Travelling in Japan, if you said to someone, ‘Boys, Be Ambitious!’ you would be readily understood. It’s a widely used expression, and it is the most lasting creation of Massachusetts’ Renaissance man William Smith Clark.
Even today if you travel to Hokkaido, Japan’s second largest island, you will find images and statues of Clark bearing the phrase, an unlikely outcome of his eight-month visit to the country 150 years ago.
Clark was a whirlwind of a man from Ashfield, Mass. who served as a colonel in the Civil War, was educated as a scientist and played a major role in founding two universities: Massachusetts Agricultural College in 1864, which became the University of Massachusetts, and the Sapporo Agricultural College in 1876, which later became Hokkaido University, one of Japan’s seven national universities.
Clark was an enthusiastic supporter of Massachusetts Agricultural College after leaving the Union Army in 1864. When the Congress set aside federal lands for sale to support the establishment of colleges, Clark became an active political supporter of the agricultural school and he took over as its president in 1867, serving until 1879.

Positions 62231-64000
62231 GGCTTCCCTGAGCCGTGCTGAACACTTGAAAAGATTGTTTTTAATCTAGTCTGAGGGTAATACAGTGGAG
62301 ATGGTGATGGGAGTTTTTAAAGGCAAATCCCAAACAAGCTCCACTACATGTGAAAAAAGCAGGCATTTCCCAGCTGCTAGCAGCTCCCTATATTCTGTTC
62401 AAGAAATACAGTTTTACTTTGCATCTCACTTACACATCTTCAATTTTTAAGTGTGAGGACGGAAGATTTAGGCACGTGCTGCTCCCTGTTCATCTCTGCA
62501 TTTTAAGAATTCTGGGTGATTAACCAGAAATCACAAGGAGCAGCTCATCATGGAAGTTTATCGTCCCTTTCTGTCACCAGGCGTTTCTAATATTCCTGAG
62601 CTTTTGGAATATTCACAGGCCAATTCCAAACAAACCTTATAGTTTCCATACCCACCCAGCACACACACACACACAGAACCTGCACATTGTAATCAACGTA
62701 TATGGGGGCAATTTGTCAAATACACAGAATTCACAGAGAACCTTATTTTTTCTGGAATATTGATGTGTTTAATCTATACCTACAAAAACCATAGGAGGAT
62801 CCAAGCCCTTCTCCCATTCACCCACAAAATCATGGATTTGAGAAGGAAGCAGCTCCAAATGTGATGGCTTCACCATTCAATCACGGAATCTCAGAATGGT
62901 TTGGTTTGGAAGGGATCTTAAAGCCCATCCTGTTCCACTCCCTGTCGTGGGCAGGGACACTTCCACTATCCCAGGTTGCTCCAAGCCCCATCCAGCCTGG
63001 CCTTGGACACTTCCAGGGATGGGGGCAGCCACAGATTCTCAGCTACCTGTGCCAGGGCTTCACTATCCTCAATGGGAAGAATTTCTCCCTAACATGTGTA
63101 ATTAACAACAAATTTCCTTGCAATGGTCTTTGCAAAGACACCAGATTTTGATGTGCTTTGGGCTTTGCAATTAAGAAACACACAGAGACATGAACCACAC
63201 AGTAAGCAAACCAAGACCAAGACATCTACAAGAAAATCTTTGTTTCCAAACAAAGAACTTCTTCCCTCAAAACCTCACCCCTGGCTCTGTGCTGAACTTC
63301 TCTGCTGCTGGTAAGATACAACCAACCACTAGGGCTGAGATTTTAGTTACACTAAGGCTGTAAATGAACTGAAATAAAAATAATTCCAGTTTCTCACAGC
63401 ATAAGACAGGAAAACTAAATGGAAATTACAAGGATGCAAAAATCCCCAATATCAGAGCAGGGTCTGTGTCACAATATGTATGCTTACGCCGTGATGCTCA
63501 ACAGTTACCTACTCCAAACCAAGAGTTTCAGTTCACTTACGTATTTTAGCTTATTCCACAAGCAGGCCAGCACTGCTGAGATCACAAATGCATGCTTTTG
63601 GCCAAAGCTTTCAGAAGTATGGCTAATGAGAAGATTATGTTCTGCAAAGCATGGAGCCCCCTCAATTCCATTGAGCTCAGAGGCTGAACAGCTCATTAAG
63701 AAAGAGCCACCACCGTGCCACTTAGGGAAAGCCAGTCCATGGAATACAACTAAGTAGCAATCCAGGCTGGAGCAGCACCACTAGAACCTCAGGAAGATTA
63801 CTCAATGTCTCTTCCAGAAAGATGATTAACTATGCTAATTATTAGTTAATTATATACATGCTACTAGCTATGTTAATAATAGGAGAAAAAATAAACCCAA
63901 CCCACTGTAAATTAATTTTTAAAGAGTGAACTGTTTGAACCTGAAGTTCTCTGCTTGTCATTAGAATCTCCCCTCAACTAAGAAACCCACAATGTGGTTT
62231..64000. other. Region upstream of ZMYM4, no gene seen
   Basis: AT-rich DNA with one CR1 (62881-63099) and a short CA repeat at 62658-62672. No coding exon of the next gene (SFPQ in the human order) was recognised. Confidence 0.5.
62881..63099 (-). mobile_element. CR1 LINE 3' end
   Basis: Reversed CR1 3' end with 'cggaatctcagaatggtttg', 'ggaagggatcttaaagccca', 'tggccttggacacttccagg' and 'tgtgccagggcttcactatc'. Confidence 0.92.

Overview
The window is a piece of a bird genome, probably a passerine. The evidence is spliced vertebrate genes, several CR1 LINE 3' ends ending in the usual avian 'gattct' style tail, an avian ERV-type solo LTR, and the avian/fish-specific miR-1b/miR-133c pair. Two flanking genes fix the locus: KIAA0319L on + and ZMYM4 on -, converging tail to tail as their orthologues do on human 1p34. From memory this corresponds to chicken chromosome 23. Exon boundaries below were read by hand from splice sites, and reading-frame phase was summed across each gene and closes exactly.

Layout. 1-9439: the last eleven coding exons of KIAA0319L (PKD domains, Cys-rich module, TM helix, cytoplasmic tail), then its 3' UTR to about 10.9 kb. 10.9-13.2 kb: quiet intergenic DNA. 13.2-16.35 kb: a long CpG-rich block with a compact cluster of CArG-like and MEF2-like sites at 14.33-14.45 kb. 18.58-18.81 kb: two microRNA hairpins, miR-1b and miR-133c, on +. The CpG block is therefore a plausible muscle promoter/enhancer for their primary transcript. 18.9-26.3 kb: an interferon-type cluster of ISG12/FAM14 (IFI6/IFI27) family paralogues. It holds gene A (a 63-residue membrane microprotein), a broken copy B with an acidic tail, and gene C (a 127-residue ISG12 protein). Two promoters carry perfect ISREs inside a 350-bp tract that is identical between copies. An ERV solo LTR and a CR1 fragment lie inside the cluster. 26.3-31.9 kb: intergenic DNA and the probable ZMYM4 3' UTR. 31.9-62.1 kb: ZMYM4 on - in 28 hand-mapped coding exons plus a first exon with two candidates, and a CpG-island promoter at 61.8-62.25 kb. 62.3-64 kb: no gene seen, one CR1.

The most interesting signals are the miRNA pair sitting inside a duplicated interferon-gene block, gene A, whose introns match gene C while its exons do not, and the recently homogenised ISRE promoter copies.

He played a major role in organizing and stabilizing the institution after its launch. In 1874, Clark was invited to Japan to help establish its Sapporo Agricultural College, where he also served as head of the school. While in Japan he was also an active proselytizer and converted a group of students to Christianity. He boastfully noted that while he was only going to serve for eight months, he was certain he could get double the amount of work done as an ordinary man.
Upon leaving, he gathered together the students and gave them a rousing goodbye, telling them: “Boys, be Ambitious!”
The entire speech is memorialized today at the college: “Boys, be ambitious. Be ambitious not for money, not for selfish aggrandizement, not for the evanescent thing which men call fame. Be ambitious for the attainment of all that a man can be.”
Upon returning to Massachusetts, Clark eventually turned his attention to mining, establishing the Clark and Bothwell company with John R. Bothwell in 1880. Bothwell, however, was a dishonest man and ultimately ruined Clark financially.
Largely forgotten in Massachusetts, Clark remains a prominent face in Japan where his likeness is used in images representing the Kitahiroshima city, known as “the ambitious city.” Among other places, his bearded face appears on the city’s crest.